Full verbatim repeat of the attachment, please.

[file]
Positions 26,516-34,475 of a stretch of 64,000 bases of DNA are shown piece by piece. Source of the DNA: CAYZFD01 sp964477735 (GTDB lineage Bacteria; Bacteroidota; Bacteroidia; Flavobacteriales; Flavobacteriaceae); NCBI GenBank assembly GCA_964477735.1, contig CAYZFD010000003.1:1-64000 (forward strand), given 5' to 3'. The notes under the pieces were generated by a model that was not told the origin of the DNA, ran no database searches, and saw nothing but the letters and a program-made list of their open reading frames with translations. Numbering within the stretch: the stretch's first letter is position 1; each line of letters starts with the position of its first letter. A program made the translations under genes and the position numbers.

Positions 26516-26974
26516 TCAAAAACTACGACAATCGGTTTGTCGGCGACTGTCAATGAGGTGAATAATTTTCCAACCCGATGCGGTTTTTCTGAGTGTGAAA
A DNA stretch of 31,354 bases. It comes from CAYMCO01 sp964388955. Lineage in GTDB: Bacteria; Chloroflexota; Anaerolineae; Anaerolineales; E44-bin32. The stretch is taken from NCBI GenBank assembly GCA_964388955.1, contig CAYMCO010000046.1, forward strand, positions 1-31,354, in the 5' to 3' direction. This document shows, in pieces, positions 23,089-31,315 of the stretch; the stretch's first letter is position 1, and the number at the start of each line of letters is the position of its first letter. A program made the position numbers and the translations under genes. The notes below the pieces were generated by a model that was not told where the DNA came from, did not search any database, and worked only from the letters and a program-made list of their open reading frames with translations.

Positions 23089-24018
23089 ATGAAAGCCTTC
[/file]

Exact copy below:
Positions 26,516-34,475 of a stretch of 64,000 bases of DNA are shown piece by piece. Source of the DNA: CAYZFD01 sp964477735 (GTDB lineage Bacteria; Bacteroidota; Bacteroidia; Flavobacteriales; Flavobacteriaceae); NCBI GenBank assembly GCA_964477735.1, contig CAYZFD010000003.1:1-64000 (forward strand), given 5' to 3'. The notes under the pieces were generated by a model that was not told the origin of the DNA, ran no database searches, and saw nothing but the letters and a program-made list of their open reading frames with translations. Numbering within the stretch: the stretch's first letter is position 1; each line of letters starts with the position of its first letter. A program made the translations under genes and the position numbers.

Positions 26516-26974
26516 TCAAAAACTACGACAATCGGTTTGTCGGCGACTGTCAATGAGGTGAATAATTTTCCAACCCGATGCGGTTTTTCTGAGTGTGAAA
A DNA stretch of 31,354 bases. It comes from CAYMCO01 sp964388955. Lineage in GTDB: Bacteria; Chloroflexota; Anaerolineae; Anaerolineales; E44-bin32. The stretch is taken from NCBI GenBank assembly GCA_964388955.1, contig CAYMCO010000046.1, forward strand, positions 1-31,354, in the 5' to 3' direction. This document shows, in pieces, positions 23,089-31,315 of the stretch; the stretch's first letter is position 1, and the number at the start of each line of letters is the position of its first letter. A program made the position numbers and the translations under genes. The notes below the pieces were generated by a model that was not told where the DNA came from, did not search any database, and worked only from the letters and a program-made list of their open reading frames with translations.

Positions 23089-24018
23089 ATGAAAGCCTTC